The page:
BOB can find failures but can’t prove their absence. Here’s what BOB finds for the configurations under test – an x indicates that the property does not hold for the file system in question.
From Table 1, we observe that persistence properties vary widely among file systems, and even among different configurations of the same file system. The order of persistence of system calls depends upon small details like whether the calls are to the same file or whether the file was renamed. From the viewpoint of an application developer, it is risky to assume that any particular property will be supported by all file systems. (emphasis mine).
Exploring Application Level Behaviours with ALICE
ALICE finds the generic persistence properties required for an application to behave correctly . It does this by constructing file system states directly from the system call trace of an application workload.
The user first supplies ALICE with an initial snapshot of the files used by the application (typically an entire directory), and a workload script that exercises the application (such as performing a transaction). The user also supplies a checker script corresponding to the workload that verifies whether invariants of the workload are maintained (such as atomicity of the transaction). ALICE runs the checker atop different crash states, i.e., the state of files after rebooting from a system crash that can occur during the workload. ALICE produces a logical representation of the update protocol executed during the workload, vulnerabilities in the protocol and their associated source lines, and persistence properties required for correctness.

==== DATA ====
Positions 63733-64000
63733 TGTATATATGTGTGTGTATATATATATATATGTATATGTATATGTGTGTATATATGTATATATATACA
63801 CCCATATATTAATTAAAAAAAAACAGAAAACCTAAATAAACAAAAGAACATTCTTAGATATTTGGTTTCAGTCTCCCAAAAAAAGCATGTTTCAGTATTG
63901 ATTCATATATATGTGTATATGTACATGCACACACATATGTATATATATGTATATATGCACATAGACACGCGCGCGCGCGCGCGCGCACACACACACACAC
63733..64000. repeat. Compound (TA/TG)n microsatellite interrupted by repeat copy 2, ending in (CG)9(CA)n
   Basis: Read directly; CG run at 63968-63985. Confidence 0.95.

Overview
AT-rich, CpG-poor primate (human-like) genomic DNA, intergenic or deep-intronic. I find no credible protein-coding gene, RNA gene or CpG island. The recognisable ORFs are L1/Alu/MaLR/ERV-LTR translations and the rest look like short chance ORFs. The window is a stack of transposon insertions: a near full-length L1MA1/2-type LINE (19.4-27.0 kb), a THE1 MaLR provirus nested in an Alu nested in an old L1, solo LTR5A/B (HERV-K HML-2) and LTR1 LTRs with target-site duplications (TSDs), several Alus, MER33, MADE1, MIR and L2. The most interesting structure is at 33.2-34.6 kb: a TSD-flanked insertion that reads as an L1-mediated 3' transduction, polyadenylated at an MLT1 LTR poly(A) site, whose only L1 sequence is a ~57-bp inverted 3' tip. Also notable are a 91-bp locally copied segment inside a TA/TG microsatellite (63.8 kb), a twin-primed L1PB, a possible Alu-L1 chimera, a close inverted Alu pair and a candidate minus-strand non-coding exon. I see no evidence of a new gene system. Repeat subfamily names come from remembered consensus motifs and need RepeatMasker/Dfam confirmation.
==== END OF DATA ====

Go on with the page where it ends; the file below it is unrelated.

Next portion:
To capture intermediate crash states, ALICE breaks logical operations down into micro-operations – the smallest atomic operations that can be performed on each logical entity. These are: write block, change file size, create dir entry, delete dir entry, and adding messages to terminal output (stdout). An Application Persistence Model for a given run specifies atomicity constraints by defining how logical operations map into micro-operations.